In summarizing, we belief that the next thing in sports is to create long-term enjoyable experience and benefits through digital sports technology. So far, in sports and fitness many sportsmen and sportswomen have been using various gadgets in order to measure motion quantity such as duration, speed or steps during their workouts. In the future we will be able to get meaningful metrics with the technological support such as the quality of strike patterns, asymmetries and others. Nevertheless, ultimately, it is not so much about technical performance as such but more about the experience while being in motion – getting into the “flow” as some argue[3].

[1] Kate Grant Nine Tiles “Smart wearable devices” https://www.din.de/blob/160444/56136d9f7c1b2d5a6826c844742903db/wearables-data.pdf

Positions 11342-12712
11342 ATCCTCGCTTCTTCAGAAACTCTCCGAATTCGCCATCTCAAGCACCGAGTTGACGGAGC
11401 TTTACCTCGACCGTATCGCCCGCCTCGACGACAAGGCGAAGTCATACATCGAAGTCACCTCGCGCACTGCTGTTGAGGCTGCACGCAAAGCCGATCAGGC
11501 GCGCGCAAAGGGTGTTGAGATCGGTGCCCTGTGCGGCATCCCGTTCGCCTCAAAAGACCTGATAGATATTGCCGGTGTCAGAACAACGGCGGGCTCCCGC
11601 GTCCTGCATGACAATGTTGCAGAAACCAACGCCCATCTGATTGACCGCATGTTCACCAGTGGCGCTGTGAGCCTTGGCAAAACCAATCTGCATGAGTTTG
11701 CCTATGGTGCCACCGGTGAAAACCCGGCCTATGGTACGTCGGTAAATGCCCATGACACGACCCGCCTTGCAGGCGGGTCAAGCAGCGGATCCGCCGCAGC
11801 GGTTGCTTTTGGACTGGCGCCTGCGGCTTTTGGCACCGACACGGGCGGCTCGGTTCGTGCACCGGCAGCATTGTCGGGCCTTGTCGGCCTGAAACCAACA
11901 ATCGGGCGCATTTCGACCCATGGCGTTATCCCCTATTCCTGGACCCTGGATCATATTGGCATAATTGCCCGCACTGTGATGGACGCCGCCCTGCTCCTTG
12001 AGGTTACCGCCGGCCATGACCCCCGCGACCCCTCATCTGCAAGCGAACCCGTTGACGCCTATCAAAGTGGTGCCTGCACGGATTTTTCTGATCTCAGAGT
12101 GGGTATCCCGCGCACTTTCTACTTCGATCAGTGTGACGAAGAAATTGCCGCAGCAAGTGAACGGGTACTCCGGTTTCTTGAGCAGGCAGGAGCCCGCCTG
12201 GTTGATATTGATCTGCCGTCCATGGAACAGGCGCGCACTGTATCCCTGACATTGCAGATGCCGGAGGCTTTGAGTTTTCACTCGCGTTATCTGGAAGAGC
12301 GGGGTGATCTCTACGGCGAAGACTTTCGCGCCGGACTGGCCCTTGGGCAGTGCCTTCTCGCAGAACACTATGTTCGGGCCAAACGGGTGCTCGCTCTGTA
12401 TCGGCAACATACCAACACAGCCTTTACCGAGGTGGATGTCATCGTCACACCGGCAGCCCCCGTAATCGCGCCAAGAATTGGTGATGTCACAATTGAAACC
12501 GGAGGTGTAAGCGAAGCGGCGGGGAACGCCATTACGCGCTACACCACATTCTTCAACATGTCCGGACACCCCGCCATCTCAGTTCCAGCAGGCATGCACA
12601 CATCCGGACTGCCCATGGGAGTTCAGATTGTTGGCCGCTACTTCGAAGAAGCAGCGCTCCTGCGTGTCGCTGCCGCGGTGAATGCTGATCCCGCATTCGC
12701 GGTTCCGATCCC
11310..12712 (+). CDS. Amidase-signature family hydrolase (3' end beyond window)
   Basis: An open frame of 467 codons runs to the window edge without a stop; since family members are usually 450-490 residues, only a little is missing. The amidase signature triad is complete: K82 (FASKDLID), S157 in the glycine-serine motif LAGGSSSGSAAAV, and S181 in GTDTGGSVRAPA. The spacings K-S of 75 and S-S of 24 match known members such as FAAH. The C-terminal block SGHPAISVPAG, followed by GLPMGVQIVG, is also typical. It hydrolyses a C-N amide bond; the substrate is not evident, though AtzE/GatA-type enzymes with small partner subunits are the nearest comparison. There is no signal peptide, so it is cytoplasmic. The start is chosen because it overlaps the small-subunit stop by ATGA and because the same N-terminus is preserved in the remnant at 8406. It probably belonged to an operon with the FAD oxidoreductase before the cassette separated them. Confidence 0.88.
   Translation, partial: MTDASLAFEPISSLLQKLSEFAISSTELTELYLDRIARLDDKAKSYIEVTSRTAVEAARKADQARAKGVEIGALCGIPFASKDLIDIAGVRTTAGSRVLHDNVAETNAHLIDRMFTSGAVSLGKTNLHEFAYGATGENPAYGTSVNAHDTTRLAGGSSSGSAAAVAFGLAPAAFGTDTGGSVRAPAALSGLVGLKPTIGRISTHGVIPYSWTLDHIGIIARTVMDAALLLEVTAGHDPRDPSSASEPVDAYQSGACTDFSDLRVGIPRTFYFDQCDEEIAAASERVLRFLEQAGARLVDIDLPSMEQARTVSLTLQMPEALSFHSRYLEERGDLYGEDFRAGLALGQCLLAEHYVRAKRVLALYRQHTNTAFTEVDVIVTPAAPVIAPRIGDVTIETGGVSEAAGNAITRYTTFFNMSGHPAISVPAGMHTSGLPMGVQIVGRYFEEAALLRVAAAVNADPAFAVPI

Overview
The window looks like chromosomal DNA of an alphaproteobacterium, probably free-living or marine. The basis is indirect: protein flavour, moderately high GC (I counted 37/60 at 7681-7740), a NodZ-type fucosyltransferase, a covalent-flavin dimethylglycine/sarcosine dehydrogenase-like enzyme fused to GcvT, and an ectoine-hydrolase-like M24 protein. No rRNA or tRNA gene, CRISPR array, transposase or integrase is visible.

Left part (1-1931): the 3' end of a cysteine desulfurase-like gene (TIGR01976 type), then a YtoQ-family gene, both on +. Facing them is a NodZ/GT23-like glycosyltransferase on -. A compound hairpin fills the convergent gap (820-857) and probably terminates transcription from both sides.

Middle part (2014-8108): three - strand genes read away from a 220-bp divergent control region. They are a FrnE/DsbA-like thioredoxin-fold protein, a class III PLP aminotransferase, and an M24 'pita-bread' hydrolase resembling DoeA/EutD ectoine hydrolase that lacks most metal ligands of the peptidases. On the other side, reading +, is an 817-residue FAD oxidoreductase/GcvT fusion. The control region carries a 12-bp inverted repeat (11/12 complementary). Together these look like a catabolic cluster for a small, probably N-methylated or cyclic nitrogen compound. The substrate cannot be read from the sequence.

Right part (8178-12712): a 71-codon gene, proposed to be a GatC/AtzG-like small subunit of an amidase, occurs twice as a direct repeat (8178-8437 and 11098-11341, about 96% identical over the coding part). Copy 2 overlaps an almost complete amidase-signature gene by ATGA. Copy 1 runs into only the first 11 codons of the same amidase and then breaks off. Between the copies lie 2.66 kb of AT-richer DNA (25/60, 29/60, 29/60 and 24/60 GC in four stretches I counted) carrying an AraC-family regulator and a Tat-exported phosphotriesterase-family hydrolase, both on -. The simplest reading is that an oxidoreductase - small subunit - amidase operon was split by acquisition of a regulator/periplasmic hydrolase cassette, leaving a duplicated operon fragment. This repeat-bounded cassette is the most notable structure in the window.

[2] See the General Data Protection Regulation (GDPR) of the European Union, e.g. https://ec.europa.eu/info/strategy/justice-and-fundamental-rights/data-protection_en

[3] Susan Jackson, Mihaly Csikszentmihalyi “Flow in Sports”, see http://www.humankinetics.com/products/all-products/flow-in-sports

More Links:

Siegfried Reich

has been a scientific director of Salzburg Research since 2002. Salzburg Research is a non-profit research and technology organization (RTO), which conducts applied research in information and communication technologies (ICTs), focused on the “Internet of Things”. His research interests are in Web Engineering and trajectory computing.

Verena Venek

Verena Venek is PhD and data scientist at Salzburg Research. Her main focus lies in human motion analytics, in particular in the field of sports and fitness.

Elisabeth Häusler

Elisabeth Häusler coordinates digital sports projects at Salzburg Research and is responsible for setting up project applications as well as R&D services for both, science and industry, in this research field.


Blog-Kategorie(n): ,
Artikel-Tags: , , , , , , , , , , , , ,
Salzburg Research Forschungsschwerpunkt(e): Publiziert am 19. Mar 2018